Bizarre problem holding up Montgomery County Fairgrounds sale

Credit: DaytonDailyNews

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Governor John Kasich's

Credit: DaytonDailyNews

Governor John Kasich and two other state officials will need to approve the Montgomery County Fairgrounds sale to the University of Dayton and Premier Health due to an arcane real estate issue involving the former Miami & Erie Canal.

“A little strip along the west side” of the Montgomery County Fairgrounds property is at issue, the fair’s attorney told the Dayton Daily News. The bizarre right-of-way problem is holding up the multi-million dollar sale, as the state commission with the authority to authorize the land transfer no longer exists.

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“The problem is it deals with the old Miami Canal property, which is under the authority of a board that doesn’t exist anymore,” said Alan Schaeffer, the Montgomery County Agricultural Society attorney.

The purchase agreement with UD and Premier references “Canal Land” which, essentially, would revert back to the state of Ohio if vacated by the fairgrounds. The former Miami & Erie Canal ran along the west side of the fairgrounds. The canal’s route alongside the Great Miami River is now Patterson Boulevard.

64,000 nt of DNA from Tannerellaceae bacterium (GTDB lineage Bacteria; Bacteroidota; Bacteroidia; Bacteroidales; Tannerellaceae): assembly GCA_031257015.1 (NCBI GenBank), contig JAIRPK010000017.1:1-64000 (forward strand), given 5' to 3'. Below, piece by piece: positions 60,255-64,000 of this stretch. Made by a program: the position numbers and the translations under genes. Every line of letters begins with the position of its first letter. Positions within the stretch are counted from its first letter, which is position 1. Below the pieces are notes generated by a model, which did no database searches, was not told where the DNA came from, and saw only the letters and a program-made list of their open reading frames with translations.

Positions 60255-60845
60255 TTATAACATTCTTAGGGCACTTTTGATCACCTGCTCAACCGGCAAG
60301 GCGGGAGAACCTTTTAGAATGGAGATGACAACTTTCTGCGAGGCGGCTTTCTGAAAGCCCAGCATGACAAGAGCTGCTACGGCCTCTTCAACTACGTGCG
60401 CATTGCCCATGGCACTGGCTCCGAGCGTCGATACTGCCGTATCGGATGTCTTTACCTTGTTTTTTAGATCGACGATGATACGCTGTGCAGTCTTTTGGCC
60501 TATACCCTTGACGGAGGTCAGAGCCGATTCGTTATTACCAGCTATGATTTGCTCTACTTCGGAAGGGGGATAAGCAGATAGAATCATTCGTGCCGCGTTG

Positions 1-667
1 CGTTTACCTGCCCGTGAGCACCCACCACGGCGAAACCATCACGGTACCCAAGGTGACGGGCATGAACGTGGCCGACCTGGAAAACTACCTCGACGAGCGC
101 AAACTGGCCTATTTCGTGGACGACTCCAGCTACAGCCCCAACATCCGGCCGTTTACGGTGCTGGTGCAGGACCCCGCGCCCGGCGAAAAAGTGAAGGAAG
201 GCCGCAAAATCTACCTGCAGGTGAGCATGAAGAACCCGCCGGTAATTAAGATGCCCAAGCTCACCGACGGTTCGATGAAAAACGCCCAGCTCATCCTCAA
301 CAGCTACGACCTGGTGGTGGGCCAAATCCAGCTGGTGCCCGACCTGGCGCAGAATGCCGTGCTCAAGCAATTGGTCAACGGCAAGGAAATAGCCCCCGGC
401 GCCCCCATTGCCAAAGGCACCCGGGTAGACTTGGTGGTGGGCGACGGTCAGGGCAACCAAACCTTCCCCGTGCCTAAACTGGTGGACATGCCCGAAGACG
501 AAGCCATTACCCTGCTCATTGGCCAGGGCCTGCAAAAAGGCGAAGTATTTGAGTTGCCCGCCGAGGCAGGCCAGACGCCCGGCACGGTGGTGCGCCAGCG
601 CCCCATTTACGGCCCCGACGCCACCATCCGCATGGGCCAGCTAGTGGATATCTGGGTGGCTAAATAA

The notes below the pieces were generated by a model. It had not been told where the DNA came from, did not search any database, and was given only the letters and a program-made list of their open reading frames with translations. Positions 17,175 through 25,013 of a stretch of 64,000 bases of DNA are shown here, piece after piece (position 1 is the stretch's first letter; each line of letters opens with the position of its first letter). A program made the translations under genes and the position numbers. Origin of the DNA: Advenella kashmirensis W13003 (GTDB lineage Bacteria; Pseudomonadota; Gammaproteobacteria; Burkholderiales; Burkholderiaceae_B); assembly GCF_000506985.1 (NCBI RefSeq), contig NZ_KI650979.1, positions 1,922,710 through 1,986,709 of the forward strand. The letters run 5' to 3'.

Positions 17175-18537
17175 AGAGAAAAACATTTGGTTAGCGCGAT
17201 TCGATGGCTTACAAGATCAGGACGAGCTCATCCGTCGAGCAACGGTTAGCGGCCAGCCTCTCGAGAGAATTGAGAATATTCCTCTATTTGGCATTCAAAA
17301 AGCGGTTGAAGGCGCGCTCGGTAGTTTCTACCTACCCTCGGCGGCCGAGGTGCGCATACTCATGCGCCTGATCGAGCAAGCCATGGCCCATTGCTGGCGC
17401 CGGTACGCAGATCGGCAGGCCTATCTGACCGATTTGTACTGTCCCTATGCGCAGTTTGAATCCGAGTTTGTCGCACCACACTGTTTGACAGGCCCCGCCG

Getting the state’s approval on the project is a necessary component of the deal, according to the purchase agreement. If the approval is not given by the time of closing, the purchase price will be reduced by nearly $1 million, unless the state’s right of reverter on the land is subsequently released.

“There’s no problem with the underlying deal itself, it’s just getting this paperwork squared away,” Schaeffer said.

Kasich, Secretary of State Jon Husted, and Auditor of State Dave Yost will need to sign the deed on the land, Schaeffer said. The Ohio Department of Natural Resources will also need to approve the sale.

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“They’ve been working on this for weeks,” Schaeffer said. “The state people didn’t have a good grasp of the process, even, because this is such a rare occurrence.”

In a statement, UD and Premier said the organizations are “committed to getting the project off to a strong start through collaboration and careful due diligence.”

“While this is a complex transaction, we remain committed to the project and are confident about working through due diligence matters so we are able to close in mid-April and take possession in October,” the organizations said.

The total deal is for $15 million with UD and Premier chipping in about $5.25 million each. The county will provide a $2 million credit on the purchase if the buyers agree to retain and rehab the historic roundhouse. The Dayton-Montgomery County Port Authority also has a $2.5 million state allocation to contribute to the project.

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